TIGER OF THE STRIPE

    Vindication of Richard Atkyns

    The Original and Growth of Printing
    together with
    A Vindication of the Life of Richard Atkyns Esquire

    Richard Atkyns

    Richard Atkyns was an officer in the Royalist forces during the English Civil War. His Vindication contains fascinating eye-witness accounts of the battles in which he fought. Atkyns also held a patent for printing law books. His legal battles with the Stationers' Company prompted him to publish the Original and Growth, an early and rather fanciful history of printing in England.

    Published 3 January 2013   168pp   Pbk   List Price £9.99   ISBN 978-1-904799-53-5

    Gunning Apology

    An Apology for the Life of Major General Gunning

    John Gunning, edited and annotated by Gerrish Gray

    Mentioned in despatches at Bunker Hill, brother to the Duchess of Argyll and the Countess of Coventry, Major General John Gunning occupied an enviable position in Georgian society, but in 1792 his whole life started to unravel…

    The Apology, published in 1792, gives a first-hand account of General Gunning's many seductions (including apparently 2 duchesses, 14 countesses, 4 viscountesses and 7 baronesses) and purports to explain the so-called ‘Gunning Mystery,’ the authorship of forged love letters between his daughter Elizabeth and the Marquess of Blandford. It also tells how the General, described by Lord Kenyon as ‘an hoary, abominable, degraded creature,’ betrayed the man who had rescued him from a debtors' prison by seducing his wife. But is the Apology itself a forgery? Although there are indications that it may be, this memoir displays an extremely good understanding of the Gunnings, perhaps too good to be the work of an outsider.

    In this new, annotated edition, Gerrish Gray unearths prosecutions for other forgeries (and capital offences at that) perpetrated by one of the suspects in the Gunning Mystery. He suggests that these may point to the true culprit.

    Publication October 2012   120pp   Hbk   List Price £14.99   ISBN 978-1-904799-46-7

    Publication November 2012   120pp   Pbk   List Price £8.99   ISBN 978-1-904799-49-8

    Bede Ecclesiastical History

    Ecclesiastical History of the English People

    The Venerable Bede, Edited by J. A. Giles & Gerrish Gray

    Tiger of the Stripe is proud to present a beautiful new edition of Bede's great classic of English (and British) history, the Historia Ecclesiastica Gentis Anglorum.

    Bede (c. AD 672–735) was the first historian of the English people and, by the standards of his day, made careful use of documentary sources and first-hand accounts. It was finished in about AD 731.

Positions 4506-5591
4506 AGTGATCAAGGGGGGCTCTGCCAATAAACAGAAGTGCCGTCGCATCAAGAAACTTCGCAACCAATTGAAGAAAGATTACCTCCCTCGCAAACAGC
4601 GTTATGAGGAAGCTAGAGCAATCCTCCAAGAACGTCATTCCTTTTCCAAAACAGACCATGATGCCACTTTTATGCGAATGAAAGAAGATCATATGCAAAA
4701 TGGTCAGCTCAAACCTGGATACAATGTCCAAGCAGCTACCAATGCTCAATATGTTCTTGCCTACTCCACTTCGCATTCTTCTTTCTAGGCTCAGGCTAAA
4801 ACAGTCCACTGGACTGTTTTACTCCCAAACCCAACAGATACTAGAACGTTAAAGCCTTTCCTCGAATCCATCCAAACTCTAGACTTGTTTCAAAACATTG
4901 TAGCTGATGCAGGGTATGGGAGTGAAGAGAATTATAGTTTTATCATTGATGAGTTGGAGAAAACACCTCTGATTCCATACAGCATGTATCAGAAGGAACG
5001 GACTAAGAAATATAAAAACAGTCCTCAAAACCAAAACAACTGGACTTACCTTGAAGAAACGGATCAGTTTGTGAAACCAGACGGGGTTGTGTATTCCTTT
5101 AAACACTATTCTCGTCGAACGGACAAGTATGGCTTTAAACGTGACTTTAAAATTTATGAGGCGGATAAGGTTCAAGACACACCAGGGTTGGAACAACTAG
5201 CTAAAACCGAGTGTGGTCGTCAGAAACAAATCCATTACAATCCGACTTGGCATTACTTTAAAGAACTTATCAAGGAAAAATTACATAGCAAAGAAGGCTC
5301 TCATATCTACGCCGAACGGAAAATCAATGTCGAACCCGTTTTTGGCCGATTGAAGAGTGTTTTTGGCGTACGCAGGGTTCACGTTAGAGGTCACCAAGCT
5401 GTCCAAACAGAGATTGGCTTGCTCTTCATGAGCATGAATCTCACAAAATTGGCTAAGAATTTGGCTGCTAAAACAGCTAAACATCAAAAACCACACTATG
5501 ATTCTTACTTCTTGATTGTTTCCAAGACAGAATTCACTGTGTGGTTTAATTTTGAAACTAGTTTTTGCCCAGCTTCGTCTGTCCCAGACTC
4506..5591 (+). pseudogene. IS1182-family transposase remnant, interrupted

His opening description of Britain drew on Pliny, Solinus, Orosius and Gildas, and much of his account of the Roman occupation relied on Orosius, Eutropius, and Gildas. However, for the rest of his History, he made use of English diocesan and monastic records and the copious correspondence held in the Vatican archives.

    Published 2007   400pp   Hbk  List Price £25.00   ISBN 978-1-904799-15-3

    Published 2008   400pp   Pbk  List Price £12.99  ISBN 978-1-904799-31-3

    Willis Architectural History

    The Architectural History of Canterbury Cathedral

    The Rev. R. Willis MA, FRS

    Since the arrival of Augustine in Kent in AD 597, Canterbury has been the very heart of the Church in England. The Saxon cathedral, much enlarged over the years, burnt down in 1067. Its replacement suffered a similar fate in 1174, to be rebuilt again. As a result, the modern visitor is presented with a confusing historical patchwork which needs some explanation.

    Eadmer the singer was an eyewitness to the demolition of the Anglo-Saxon cathedral and the construction of the new one by Archbishop Lanfranc. He also describes the building of Conrad's 'glorious choir' at the time of Archbishop Anselm. Gervase of Canterbury likewise describes the destruction of Lanfranc's church by fire in 1174 and the rebuilding by William of Sens and English William.

    Professor Willis connects these and other sources, such as William of Malmesbury and Matthew Paris, to his own acute observations, creating a vivid impression of the Saxon, Norman and later cathedral. The text is interspersed with many superb wood engravings which, in many cases, offer a clarity which is hard to achieve with photography.

    Robert Willis (1800–1875) was Jacksonian Professor of natural and experimental philosophy at the University of Cambridge and lecturer in applied mechanics at the Metropolitan School of Science, Jermyn Street, London. He brought a new scientific rigour (but also an artistic eye) to the fields of archaeology and architectural history.

    Published 2006   264pp   Pbk  List Price £8.99   ISBN 978-1-904799-04-7